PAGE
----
Coast to Coast
This field trip offered a 10-mile walk led by artist Billy Wynter and National Trust Countryside Manager and history enthusiast Jon Brookes. Photographs by Jane Robinson, introduction and captions by Billy Wynter.
Gurnards Head Hotel, Gurnards Head, Porthmeor Cove, Lower Porthmeor Farm, Bosporthennis, Treen, Porthmeor and Bosporthennis Commons, Mulfra Hill and Quoit, Bodrifty and hut circles, Tredinneck, Ding Dong Mine, Greenburrow Engine House, Trengwainton Carn, Polclose, Trengwainton Farm, Boswednan, West Lodge, Rose Hill Farm, Polgoon, David Lays, Love Lane, Penzance Boating Pool, Wherry Town Beach
Coast to Coast was a walk with two slightly opposing intentions. The first was to provide an experience in West Penwith’s varied landscape, an immersion in place. This is a personal process and often disturbed by too much talk and too many explanations. The second was to try to pass on a richer understanding of what underlies the landscape – the geology, the human history of land use and the ecology of now.
Gurnards Head. The north coast start of the walk. Composed of ancient sea-bed shales sandwiched between outcrops of volcanic lava and intruded dolerites. The site of an ancient cliff castle, hut circles and possibly an ancient trading centre for tin.
Jon Brookes and amiable companion Barnaby, Gurnards Head in the background. Jon talking about land use and resources at this north coast location: moor and cliff for rough grazing, fuel and animal bedding. The coastal strip of intense agriculture and the cove for access to the sea for fishing. Mining also evident from the old engine house below us.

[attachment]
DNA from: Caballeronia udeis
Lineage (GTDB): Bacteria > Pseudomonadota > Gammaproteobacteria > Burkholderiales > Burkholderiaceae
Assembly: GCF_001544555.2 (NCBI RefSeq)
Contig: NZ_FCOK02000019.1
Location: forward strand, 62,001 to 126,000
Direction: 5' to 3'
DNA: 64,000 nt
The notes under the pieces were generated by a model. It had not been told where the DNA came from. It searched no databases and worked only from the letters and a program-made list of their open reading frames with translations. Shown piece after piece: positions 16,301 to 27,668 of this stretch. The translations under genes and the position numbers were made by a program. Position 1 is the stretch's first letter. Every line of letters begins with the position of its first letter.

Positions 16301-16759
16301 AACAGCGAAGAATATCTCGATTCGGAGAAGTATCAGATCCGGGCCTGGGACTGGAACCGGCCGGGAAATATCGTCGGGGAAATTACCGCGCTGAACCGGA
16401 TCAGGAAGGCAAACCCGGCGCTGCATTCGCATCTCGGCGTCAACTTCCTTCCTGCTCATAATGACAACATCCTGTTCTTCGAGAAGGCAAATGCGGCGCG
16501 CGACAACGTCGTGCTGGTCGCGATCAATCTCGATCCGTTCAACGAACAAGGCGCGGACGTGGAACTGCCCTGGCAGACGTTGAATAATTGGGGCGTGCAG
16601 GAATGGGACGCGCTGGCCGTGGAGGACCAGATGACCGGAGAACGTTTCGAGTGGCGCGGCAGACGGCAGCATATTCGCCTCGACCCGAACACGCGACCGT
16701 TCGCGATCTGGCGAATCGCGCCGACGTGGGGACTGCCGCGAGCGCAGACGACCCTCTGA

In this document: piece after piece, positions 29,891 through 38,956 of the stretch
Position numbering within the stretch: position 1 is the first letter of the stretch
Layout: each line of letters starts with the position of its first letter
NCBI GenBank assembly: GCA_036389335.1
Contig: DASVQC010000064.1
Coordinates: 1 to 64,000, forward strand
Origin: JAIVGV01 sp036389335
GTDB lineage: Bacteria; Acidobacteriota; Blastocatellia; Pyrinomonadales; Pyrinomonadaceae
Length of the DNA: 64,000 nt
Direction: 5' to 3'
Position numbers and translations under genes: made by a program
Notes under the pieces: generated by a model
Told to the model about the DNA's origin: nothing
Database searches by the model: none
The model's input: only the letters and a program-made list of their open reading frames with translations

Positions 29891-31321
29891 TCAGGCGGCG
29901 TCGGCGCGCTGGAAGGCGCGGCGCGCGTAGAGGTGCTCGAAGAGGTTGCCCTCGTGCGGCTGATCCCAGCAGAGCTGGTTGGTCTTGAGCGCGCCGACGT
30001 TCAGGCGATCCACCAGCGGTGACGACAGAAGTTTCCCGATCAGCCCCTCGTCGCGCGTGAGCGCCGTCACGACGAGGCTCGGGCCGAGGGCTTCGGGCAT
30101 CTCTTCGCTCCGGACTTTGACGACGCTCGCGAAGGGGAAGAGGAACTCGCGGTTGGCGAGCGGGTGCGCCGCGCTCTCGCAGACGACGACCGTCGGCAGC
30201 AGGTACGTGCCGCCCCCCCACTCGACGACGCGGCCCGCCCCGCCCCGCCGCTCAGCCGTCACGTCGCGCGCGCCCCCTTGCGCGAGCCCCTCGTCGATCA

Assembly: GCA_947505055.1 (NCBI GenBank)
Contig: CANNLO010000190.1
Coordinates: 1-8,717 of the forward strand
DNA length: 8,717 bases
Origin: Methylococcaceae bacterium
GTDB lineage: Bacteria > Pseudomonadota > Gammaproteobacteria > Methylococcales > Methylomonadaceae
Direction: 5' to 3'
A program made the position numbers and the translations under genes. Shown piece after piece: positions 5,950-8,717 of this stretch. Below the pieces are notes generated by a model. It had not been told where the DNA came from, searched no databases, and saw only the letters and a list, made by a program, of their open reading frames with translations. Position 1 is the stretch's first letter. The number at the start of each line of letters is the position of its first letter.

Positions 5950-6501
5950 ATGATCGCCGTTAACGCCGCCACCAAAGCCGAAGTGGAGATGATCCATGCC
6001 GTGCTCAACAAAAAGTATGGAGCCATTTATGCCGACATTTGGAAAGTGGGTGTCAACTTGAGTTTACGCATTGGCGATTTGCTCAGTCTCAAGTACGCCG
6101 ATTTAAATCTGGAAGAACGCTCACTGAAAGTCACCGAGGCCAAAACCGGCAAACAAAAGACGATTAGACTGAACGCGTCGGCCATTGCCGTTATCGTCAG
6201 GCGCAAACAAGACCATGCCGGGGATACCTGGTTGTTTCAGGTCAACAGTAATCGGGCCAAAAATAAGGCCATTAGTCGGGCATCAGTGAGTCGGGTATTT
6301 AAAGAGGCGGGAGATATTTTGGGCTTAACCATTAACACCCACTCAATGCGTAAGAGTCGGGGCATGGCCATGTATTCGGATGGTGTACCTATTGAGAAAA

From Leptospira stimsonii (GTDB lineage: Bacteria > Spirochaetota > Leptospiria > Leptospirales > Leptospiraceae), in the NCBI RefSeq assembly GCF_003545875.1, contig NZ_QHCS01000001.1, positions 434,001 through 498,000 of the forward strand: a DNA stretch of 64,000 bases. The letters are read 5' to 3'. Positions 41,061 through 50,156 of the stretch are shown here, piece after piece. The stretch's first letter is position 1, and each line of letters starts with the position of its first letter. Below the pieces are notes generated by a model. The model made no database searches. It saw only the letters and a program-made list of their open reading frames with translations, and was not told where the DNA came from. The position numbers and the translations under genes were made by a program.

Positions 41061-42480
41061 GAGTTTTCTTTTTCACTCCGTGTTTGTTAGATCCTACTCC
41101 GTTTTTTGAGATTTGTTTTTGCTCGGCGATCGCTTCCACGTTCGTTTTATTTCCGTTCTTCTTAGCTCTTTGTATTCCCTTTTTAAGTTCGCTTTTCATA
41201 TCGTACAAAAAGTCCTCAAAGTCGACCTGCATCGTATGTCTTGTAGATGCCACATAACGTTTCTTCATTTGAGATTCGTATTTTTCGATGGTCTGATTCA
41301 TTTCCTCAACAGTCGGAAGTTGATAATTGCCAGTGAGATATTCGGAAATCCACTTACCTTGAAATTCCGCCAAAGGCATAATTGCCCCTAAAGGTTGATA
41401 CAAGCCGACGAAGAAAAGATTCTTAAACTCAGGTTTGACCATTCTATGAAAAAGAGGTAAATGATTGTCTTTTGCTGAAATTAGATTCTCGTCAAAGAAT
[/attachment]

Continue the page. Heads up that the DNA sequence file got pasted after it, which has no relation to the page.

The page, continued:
Just west of Gurnards Head. Gathering to discuss the exposed geology of the coast.
Geoff Pooley and geological map. Geoff discussing the formation of the land from ancient ocean floor pushed up into mountain ranges by continental movement, the welling up of molten granite from below and the slow erosion of these rocks to the present day landscape
Porthmeor Cove, west of Gurnards Head. A classic geological site where the granite and country rock meet; the interface is clearly seen on the shore and cliff face.
Bosporthennis. An ancient inhabited moorland farm, up the valley from Porthmeor cove, at one time home to many families. The granite-hedged fields tracing different eras of enclosure and agriculture.
Jon Brookes discussing the subtle symbiotic life stories of large blue butterflies and ants and how managed grazing by cattle allows specialised habitats for species like the large blue to be maintained.
Ding Dong Mine, tapping into the granite moorland backbone of West Penwith in pursuit of tin.
Mulfra Quoit. Jon Brookes discussing competing theories of this Bronze Age site. Was it a burial chamber or was it a ceremonial or celebratory site? The jury is still out.
The lane from Bodrifty to Ding Dong; everyone at their own pace.
A closer view of Ding Dong Mine. This is the nineteenth-century engine house that would have powered pumps to clear the mine of water and probably a man engine to lift miners from the depths.
Trengwainton Carn. Kath Hawkins provides hot tea and scones. Welcome refreshment before the descent to Penzance.
Approaching Rosehill. A beautiful jungle-like experience of profuse green. But ultimately rather soggy. A few shoes overtopped.
Rosehill. The last real bit of countryside, the lane down from Rosehill to cross the A30 and enter Penzance’s leafy suburbs.
Penzance. The beach, west end of Penzance promenade. The outflow of a stream draining from the moors and passing Trengwainton Carn. The mixed pebbles mirroring the geology: light-coloured granite, darker country rock, greenstones and shales. The end of seven hours gentle walking.